In most cases, necrosis is closely associated with occurrence of inflammation. Due to the loss of cell membrane integrity, necrotic cells release cytosolic contents including high-mobility group box 1 (HMGB1) and other inflammatory molecules to the extracellular space, thereby causing a massive inflammatory response.15, 16 In addition, necrotizing cells are also involved in the induction of inflammation by nuclear factor kappa B (NF-κB)- and p38 mitogen activated protein kinase (MAPK)-mediated up-regulation and secretion of the pro-inflammatory cytokine interleukin (IL)-6, whereas this event is not observed in apoptotic cells.17 In cells dying by apoptosis, the cellular contents remain packed in the apoptotic bodies, which are removed by macrophages, limiting inflammation. Necrosis has been recently demonstrated to promote tumor growth through inflammation and angiogenesis, and to be correlated with malignancy and poor prognosis of tumor growth.18–21 Thus, the consequences of apoptosis and necrosis are quite different for a whole organism in terms of the effect on inflammatory responses and tumor prognosis.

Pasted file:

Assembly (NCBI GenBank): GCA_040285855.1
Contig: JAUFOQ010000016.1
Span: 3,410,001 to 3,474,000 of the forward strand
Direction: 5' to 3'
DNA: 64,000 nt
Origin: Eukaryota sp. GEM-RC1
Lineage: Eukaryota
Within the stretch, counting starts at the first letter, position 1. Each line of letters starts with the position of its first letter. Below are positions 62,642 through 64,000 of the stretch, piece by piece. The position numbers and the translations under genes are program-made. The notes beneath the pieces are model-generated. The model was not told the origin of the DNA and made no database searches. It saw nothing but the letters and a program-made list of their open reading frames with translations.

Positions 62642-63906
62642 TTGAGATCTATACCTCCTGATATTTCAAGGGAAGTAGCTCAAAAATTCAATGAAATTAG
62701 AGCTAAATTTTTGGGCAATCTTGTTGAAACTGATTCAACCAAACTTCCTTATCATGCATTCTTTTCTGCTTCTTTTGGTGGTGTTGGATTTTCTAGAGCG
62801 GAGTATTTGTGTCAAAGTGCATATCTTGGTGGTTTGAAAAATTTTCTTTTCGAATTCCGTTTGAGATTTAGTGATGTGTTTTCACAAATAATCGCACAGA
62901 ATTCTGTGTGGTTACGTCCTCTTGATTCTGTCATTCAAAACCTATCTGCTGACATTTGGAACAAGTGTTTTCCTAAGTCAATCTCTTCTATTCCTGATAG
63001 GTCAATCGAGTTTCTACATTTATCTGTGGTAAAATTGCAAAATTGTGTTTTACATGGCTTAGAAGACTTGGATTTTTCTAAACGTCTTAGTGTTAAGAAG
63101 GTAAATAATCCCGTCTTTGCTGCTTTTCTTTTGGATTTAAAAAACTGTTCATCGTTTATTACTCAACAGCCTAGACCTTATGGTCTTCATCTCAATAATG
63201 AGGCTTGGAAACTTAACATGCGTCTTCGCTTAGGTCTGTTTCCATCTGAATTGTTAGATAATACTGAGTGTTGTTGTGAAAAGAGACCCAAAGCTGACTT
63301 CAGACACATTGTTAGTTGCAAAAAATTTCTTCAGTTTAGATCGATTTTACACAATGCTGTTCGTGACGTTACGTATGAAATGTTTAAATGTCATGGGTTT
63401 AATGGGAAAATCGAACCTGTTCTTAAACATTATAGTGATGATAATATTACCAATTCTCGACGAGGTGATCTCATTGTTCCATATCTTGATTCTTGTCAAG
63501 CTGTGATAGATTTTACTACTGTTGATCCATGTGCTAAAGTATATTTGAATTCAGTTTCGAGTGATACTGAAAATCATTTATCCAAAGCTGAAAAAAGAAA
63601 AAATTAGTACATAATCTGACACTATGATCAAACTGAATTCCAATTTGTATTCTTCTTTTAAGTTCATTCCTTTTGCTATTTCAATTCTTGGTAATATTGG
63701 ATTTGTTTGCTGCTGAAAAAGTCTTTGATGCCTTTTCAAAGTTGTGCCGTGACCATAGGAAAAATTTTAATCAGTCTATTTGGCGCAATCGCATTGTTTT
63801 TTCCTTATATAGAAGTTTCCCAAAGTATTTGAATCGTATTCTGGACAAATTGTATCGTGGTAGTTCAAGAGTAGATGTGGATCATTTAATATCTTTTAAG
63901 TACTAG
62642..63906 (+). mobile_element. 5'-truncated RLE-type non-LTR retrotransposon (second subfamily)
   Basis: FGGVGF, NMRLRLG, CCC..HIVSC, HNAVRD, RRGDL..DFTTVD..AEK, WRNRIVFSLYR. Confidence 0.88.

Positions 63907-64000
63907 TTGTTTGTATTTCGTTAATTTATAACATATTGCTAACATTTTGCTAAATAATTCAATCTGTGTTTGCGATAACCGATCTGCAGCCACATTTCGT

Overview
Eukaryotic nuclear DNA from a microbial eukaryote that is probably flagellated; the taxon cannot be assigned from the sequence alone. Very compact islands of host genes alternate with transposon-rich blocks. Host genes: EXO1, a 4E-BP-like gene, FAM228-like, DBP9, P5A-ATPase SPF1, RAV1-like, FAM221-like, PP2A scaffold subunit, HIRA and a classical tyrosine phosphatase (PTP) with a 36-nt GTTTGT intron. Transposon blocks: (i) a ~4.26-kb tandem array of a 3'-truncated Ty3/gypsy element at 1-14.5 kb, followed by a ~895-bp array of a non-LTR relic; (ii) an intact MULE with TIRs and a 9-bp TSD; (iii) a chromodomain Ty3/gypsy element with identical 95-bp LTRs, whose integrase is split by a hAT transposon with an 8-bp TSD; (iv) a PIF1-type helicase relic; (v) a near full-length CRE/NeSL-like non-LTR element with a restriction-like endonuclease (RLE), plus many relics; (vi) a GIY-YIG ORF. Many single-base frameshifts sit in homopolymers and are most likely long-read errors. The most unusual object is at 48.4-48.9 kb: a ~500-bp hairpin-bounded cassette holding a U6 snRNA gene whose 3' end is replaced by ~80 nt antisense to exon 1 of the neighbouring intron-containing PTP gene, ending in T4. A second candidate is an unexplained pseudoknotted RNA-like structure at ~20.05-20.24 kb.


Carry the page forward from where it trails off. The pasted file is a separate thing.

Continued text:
Bile acids exert diverse physiological and pathological activities in hepatic and colorectal tissues. Hydrophobic bile acids include deoxycholic acid (DCA), chenodeoxycholic acid (CDCA) and lithocholic acid (LCA). Hydrophilic bile acids include ursodeoxycholic acid (UDCA), taurodeoxycholic acid (TUDCA), taurohyodeoxycholic acid (THDCA) and cholic acid (CA). Hydrophobic bile acids have been implicated in liver cholestasis and colorectal cancer development.22, 23 However, UDCA exerts cytoprotective, anti-apoptotic and immunomodulatory activities, and it is widely used for the treatment of certain cholestatic liver diseases such as primary biliary cirrhosis and cystic fibrosis-related cholestasis.24, 25 In addition, UDCA reduces carcinogenesis in several pre-malignant conditions of liver and colon in a rodent model.26–29 Furthermore, recurrence of colorectal adenomas with high-grade dysplasia in a phase III trial was shown to be decreased after treatment with UDCA.30 Although the tumor suppressive activity of UDCA is believed to be linked to the induction of apoptosis and cell cycle arrest, and the inhibition of oncogenic factors including Ras and COX-2, in human cancer cell lines,31–33 these mechanisms are not yet fully understood. In this study, we examined the effects of UDCA on platinum-induced cell death and demonstrate a novel activity of UDCA in switching platinum drug-induced cell death mode from necrosis to apoptosis, suggesting a possible beneficial role of UDCA in platinum-based anti-cancer chemotherapy.